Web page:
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Did you know that work is currently under way to create an agricultural area plan for the Regional District of Central Kootenay (RDCK)? Many other areas of the province have developed similar plans, and a local team of professionals are touring through the region, from Creston to Nakusp, to gather input from residents to create a plan for us. The agricultural area plan that is produced will be a document that not only outlines what needs to be done to build and strengthen our agricultural sector, it will also be looking at how well our agricultural sector is meeting residents’ needs for food.


The process involved in creating the plan will take several steps to complete, and will include researching the area’s agricultural past to get clues for possible routes forward. However we are currently focusing on consultations and engaging with area residents. For another month the team will be hosting public gatherings, farmer meetings, kitchen table chats, and having lots of one-on-one dialogue on the phone, at farmers markets, and at special meetings. We want to hear residents’ perspectives directly in terms of what is working well and what needs to be improved upon or changed to make agriculture more viable in the RDCK and enable us to better feed ourselves. Before the plan is adopted in the spring of 2011, residents will once again have the chance to engage in the process by reviewing the draft documents and ensuring their perspective is included, however now is the time to get involved if you have thoughts you’d like to share.

Upcoming community consultations include:
November 30 in New Denver at the Hidden Gallery (7-9pm)
December 1 in Argenta (10am-2pm, call for details)
December 1 in Nakusp at the Seniors Center (7-9pm)
December 6 in Creston at the College of the Rockies Greenhouse Classroom (Creston Valley Food Coalition’s AGM, 6-9pm)
December 10 in Creston at the Farmer’s Market (1403 Erickson Rd, 10am-2pm)

Please plan to join us at a community consultation or get in touch with us to book another meeting time or have a phone conversation to discuss these issues. Alternately, visit our website to access our online surveys and participate in the Forum discussions to give us a better understanding of yourself and your needs, so that we can create a plan that will support thriving agriculture in our region now and in the future.

Kootenay Permaculture 2011 Course Schedule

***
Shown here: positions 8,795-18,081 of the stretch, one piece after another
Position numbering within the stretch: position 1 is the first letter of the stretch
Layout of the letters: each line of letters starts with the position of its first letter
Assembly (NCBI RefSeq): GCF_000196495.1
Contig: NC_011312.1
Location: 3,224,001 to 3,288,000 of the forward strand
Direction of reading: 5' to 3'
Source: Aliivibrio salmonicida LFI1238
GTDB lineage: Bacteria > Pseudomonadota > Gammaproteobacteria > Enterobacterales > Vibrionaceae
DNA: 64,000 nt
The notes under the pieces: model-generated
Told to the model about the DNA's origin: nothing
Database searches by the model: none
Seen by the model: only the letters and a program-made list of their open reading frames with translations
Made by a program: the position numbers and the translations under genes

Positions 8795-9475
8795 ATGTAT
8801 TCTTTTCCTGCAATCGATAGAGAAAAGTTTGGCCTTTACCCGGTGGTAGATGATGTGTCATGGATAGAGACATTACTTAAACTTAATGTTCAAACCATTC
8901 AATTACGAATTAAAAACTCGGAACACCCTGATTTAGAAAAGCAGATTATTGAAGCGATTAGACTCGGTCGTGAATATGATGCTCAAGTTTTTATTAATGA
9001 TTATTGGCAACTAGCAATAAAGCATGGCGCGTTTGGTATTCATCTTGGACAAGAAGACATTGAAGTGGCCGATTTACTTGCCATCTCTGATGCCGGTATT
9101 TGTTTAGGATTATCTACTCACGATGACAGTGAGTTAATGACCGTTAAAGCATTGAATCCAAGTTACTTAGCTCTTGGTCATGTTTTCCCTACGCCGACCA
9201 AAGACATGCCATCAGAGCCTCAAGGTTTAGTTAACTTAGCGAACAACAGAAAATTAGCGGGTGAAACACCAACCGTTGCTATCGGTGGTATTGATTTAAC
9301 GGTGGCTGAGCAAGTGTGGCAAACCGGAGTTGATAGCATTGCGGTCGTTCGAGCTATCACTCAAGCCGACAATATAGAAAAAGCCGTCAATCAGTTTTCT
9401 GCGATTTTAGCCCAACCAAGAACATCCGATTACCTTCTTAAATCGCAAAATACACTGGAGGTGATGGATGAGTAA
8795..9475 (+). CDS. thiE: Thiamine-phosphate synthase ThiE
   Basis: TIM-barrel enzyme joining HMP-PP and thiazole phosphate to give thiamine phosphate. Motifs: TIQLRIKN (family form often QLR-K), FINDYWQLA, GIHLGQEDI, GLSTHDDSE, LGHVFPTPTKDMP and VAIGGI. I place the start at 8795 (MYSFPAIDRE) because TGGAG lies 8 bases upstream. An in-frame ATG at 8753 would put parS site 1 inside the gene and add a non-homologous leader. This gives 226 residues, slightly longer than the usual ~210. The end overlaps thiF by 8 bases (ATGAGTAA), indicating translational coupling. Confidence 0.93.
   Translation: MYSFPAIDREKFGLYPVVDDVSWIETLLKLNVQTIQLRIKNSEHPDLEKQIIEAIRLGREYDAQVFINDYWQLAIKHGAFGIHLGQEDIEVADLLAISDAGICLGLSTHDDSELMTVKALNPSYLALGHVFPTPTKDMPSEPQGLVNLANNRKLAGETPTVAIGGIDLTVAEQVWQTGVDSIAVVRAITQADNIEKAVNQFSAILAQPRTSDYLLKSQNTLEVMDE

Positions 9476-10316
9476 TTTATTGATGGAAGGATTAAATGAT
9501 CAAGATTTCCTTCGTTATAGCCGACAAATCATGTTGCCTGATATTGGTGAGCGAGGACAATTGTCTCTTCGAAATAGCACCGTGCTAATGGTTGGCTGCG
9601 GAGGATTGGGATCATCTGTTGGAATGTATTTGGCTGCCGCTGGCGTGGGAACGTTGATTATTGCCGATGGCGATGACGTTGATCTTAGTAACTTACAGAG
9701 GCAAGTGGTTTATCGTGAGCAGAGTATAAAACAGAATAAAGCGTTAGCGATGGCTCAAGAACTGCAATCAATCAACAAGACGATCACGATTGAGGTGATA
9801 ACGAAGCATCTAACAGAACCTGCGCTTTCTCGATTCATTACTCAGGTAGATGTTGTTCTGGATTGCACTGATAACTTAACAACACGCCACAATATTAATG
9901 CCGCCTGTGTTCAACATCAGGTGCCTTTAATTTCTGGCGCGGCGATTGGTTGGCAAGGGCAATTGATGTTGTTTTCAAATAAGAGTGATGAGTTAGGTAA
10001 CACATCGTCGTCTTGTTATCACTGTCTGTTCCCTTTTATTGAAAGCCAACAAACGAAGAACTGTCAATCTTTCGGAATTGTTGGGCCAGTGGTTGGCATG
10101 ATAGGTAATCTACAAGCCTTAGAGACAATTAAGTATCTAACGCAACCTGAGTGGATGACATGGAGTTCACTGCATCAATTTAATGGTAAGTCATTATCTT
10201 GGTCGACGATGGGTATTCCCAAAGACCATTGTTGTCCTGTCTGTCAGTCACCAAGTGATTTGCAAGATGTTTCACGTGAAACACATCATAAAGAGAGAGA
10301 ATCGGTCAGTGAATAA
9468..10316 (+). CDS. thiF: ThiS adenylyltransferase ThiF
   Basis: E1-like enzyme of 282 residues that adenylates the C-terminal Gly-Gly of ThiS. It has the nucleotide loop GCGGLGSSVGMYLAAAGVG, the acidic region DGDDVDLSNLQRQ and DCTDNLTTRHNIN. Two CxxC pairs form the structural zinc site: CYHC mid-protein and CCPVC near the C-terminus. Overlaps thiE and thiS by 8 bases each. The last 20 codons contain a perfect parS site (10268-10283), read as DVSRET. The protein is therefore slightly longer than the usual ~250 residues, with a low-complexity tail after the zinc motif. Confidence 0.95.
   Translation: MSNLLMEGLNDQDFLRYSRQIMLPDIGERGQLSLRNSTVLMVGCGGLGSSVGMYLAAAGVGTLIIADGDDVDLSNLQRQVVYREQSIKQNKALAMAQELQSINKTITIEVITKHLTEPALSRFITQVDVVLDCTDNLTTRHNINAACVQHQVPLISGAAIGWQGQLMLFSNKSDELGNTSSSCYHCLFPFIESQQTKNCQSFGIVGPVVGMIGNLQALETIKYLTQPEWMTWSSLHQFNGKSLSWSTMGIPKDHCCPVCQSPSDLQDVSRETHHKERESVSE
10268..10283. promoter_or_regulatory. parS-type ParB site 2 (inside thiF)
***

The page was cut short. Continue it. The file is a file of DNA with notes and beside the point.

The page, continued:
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Kootenay Permaculture

Celebrating 20 years of Permaculture in the Kootenays and across Canada.

Schedule 2011

March 12 & 13, 2011
Introduction to Permaculture
in Nelson, BC
Dates: March 12 & 13, 2011, (Sat-Sun) 9am -4pm
Venue: Selkirk College Silver King Campus, Nelson, BC
Instructor: Gregoire Lamoureux
Cost: $125 (for both days)

March 28 – May 5, 2011
Permaculture Training Program
in Nelson, BC
Description: Learn the basic Permaculture design principles and techniques and develop the practical skills to design and implements sustainable designs for ecological landscape and backyard. This six week intensive training program combines theory with practical hands-on activities. Course graduates will receive the Permaculture Design Course Certificate.

Dates:March 28 – April 15, 2011 (Monday-Friday) 9am -4:00pm
April 18 – May 5, 2011 (4 days a week) 9am – 4:00pm

Venue: Selkirk College Silver King Campus, Nelson, BC
Instructor: Gregoire Lamoureux & guests.
Gregoire Lamoureux is a permaculture designer, consultant and teacher with 20 years of experience with permaculture systems across Canada. He has taught the Permaculture Design Course for the last 10 years with Selkirk College.Registration Deadline is March 18, 2011.

Tuition funding and support may be available for eligible students. For more information, please contact  us.

Permaculture Design Course
in Winlaw, BC

Spring Course:
May 15 – 28, 2011

Summer Course:
August 14 – 27, 2011

Location: Kootenay Permaculture in Winlaw, BC.
Description: This intensive 13 day course combines theory with practical hands-on learning & design exercises.
The participants who complete the course will receive the Permaculture Design Course Certificate. These two Permaculture Design Courses are presented in cooperation with Selkirk College.